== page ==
Old Venetian Fortress
The "old fort" was the primary defence fortification for Corfu town in Byzantine and Venetian periods until it was supplemented by the "New Fortress" (constructed 1576-1645) together with encircling walls and interlinking tunnel networks.
It was originally designed to defend Corfu Town which was centred on the promontory and had previous Byzantine defences which the Venetians replaced with far stronger battlements and crucially an artificial moat the "Contrafossa" which you now cross to reach the fort from the open area of the Spianada.
Within the fort are the "twin peaks" that gave Corfu its' name "Coryphe" from the Greek.
It survived sieges by the Ottomans in 1537, 1571 and together with the new fortress in 1716. Whilst this protected Corfu town the rest of Corfu island was over run by the Ottomans who killed or enslaved up to 20,000 corfiots in the 1537 invasion.
The old fortress also played a central role in the deportation of Corfu Town's Jewish population when the Germans replaced the Italians during WWII and required Jews to report at the Old Fort where they were incarcerated before being shipped by train to Birkenau. Of 1800 deported only 120 ever returned.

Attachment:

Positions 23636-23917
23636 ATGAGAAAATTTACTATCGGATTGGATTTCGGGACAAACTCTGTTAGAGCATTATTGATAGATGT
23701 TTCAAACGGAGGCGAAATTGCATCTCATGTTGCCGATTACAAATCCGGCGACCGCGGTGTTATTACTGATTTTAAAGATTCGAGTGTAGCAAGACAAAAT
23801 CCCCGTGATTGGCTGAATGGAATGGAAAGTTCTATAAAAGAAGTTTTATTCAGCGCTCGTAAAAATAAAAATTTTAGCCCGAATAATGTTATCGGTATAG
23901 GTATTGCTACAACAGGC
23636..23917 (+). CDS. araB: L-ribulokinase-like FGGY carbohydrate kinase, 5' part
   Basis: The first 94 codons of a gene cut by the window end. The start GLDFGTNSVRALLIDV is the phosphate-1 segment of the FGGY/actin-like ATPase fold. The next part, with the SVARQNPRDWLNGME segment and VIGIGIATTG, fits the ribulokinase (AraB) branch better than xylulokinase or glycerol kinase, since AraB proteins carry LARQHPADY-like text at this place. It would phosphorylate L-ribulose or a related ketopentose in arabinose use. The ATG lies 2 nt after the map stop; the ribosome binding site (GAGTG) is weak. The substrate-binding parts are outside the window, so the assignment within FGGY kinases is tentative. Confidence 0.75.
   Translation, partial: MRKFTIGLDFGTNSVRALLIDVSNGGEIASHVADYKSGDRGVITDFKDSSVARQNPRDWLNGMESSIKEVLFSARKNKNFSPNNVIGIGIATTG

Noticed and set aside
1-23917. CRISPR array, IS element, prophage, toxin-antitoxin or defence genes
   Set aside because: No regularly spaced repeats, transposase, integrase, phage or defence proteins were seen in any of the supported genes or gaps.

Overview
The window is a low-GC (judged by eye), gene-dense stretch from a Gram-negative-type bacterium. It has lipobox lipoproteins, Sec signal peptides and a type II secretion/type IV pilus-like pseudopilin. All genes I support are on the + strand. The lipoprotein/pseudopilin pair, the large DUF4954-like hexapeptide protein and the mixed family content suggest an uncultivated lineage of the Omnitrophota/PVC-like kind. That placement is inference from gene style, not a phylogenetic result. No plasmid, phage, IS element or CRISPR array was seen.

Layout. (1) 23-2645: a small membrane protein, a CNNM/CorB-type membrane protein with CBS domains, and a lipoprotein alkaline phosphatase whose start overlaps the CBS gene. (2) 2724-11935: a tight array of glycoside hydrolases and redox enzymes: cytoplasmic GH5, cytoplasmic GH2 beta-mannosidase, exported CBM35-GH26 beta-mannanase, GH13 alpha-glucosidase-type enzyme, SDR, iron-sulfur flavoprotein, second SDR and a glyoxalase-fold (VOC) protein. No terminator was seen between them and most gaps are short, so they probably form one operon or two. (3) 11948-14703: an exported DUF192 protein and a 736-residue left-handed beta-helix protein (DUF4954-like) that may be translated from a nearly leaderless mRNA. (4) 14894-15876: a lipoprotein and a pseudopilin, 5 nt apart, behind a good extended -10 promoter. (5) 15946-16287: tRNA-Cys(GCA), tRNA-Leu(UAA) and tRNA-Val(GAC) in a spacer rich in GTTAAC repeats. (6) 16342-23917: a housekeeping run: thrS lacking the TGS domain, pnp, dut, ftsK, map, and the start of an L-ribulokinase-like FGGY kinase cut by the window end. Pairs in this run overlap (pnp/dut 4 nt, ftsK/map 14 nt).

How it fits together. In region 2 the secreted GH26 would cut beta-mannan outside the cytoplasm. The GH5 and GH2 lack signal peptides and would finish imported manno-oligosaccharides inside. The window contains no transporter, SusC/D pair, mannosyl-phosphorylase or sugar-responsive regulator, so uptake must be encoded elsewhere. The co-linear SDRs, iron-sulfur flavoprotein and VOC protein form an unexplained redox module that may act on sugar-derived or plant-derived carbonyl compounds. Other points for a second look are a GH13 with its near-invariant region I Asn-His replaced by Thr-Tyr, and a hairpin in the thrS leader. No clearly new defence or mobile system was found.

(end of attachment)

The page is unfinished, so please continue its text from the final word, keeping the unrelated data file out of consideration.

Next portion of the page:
Whilst it was during the Venetian occupation that the fortress was constructed and ayt the time housed residential properties for the military, political elite and aristocrats what you now see are from the British period including the church and the barracks. It is visited by many thousands of visitors each year and as a venue is used for concerts and exhibitions; particularly in the summer months and is home to part of the Ionian Academy.
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